Woman Returns from 10-Day Vacation to Find New Family Had Moved into Her Home


“What are you doing in my house?” Katherine Lang asked when she returned home from her trip.

Another family had settled-in, complete with a new couch, dishes in the cabinets, two dogs, and a cat.

Lang had recently purchased the home, but still hadn’t fully transitioned from her previous house. She spent 10 days away but went to check on the new house to make sure the pipes didn’t freeze.

When Lang saw the two women inside and asked what they were doing there, one of them began to cry. “It became clear to me what happened,” Lang said.

Veteran Drowns Under Bizarre Circumstances on Pool Stairs, Athletic Club Loses Motion to Stop Video's Release

Tyggra Shepherd, one of the women occupying Lang’s house, had been the victim of a scam.

She was looking for a place in the area and responded to a Facebook post by a woman named Rosie Ruggles who said she had a house for rent.

She was excited to see a newly renovated, fully-furnished home for $850 a month. It seemed like the perfect spot for her and her family.

Eventually, Shepherd wired Ruggles $1,150 and adhered to a fake lease agreement.

When she was supposed to receive the keys, the “landlord” said that the delivery driver had been arrested.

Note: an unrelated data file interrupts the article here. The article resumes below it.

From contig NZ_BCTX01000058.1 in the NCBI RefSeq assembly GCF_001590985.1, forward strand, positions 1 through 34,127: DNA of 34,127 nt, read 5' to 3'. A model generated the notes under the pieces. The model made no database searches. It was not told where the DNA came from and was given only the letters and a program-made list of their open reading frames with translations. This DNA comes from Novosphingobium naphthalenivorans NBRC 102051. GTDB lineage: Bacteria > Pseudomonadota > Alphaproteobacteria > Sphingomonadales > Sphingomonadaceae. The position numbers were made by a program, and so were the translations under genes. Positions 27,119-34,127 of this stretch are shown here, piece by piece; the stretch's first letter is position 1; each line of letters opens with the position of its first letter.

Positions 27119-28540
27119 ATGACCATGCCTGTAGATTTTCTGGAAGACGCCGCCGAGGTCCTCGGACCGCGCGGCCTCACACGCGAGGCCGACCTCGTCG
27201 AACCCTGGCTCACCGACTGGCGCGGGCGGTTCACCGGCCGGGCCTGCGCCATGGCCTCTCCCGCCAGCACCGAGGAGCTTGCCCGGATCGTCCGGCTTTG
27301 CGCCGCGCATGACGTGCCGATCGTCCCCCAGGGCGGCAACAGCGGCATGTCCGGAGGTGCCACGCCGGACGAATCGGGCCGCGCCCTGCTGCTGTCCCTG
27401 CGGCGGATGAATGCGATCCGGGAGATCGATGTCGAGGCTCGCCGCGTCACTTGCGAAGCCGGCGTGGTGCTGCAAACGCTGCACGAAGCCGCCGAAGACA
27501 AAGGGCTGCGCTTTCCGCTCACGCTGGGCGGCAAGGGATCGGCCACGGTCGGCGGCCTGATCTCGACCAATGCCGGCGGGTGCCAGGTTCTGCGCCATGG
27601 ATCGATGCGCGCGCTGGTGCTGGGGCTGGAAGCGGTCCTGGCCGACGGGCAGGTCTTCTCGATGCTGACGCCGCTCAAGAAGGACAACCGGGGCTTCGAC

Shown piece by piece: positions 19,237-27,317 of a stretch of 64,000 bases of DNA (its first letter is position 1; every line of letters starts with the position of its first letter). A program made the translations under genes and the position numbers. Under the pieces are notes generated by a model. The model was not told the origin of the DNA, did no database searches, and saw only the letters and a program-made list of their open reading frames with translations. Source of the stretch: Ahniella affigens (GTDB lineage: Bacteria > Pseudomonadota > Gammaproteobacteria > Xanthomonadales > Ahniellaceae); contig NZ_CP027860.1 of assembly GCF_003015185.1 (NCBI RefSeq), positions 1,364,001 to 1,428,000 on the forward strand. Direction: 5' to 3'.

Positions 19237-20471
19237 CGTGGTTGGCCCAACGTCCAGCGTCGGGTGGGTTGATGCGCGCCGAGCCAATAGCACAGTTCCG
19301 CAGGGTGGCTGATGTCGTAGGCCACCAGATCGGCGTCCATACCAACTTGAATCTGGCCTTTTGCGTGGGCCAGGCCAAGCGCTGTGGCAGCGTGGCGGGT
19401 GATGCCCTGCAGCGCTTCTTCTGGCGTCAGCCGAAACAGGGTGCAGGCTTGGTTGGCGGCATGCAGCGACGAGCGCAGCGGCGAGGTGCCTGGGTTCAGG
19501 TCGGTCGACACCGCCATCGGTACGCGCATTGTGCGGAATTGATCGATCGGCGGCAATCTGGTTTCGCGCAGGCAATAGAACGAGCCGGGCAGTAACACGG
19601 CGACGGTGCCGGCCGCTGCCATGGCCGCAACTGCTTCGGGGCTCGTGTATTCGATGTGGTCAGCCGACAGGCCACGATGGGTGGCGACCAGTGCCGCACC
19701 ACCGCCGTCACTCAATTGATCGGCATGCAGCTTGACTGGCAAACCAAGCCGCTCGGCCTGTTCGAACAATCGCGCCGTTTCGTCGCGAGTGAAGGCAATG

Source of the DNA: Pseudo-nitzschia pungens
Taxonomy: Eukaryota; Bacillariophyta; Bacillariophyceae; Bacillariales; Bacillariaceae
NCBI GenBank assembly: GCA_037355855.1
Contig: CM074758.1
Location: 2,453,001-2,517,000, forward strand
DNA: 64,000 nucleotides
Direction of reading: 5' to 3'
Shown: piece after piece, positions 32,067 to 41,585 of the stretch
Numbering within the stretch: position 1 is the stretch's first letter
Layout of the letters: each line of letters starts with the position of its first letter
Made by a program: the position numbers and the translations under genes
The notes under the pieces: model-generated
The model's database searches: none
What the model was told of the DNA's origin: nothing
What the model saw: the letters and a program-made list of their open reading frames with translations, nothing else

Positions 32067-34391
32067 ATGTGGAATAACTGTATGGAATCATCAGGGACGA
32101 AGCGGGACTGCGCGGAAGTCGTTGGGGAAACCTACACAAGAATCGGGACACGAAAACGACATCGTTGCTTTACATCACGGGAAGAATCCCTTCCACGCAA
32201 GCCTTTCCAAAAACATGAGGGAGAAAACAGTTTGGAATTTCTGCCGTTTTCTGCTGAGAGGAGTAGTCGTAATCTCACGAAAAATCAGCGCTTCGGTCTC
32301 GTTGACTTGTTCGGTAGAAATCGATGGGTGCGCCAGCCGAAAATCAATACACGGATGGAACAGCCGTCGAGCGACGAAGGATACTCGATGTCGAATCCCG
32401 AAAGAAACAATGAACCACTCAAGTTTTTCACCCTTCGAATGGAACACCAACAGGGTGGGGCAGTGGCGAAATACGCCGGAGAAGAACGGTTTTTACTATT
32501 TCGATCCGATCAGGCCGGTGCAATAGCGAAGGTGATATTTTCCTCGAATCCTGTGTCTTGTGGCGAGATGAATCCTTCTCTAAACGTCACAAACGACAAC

She told Shepherd to go in through the back door and start moving her things into the house. “She made it very believable,” Shepherd told The Beaufort Gazette.

“I was so crushed when I found out it was a scam,” Shepherd said. “… Finding a place to live in Beaufort is hard when you need something you can afford and still raise a family adequately.”

When Lang heard Shepherd’s story, the two of them agreed on a timeline so that Shepherd could find a new place to stay.

Star NFL QB Going Viral After His Wife Admits She Dated His Backup to Make Him Jealous

They alerted police, who said this was the only recent report of a rental fraud they’ve seen in the area.

Susan Trogdon, a local property manager, has heard stories of these kinds of scams in the past. “They tell people to send the deposit to a certain address, and people trustingly do that,” she said.

Since the ordeal, Shepherd has found a place to live and Lang has moved into her new home.

The con artist who swindled Shepherd blocked her on Facebook and hasn’t returned any calls — as con artists are wont to do.

Truth and Accuracy

Submit a Correction →

We are committed to truth and accuracy in all of our journalism. Read our editorial standards.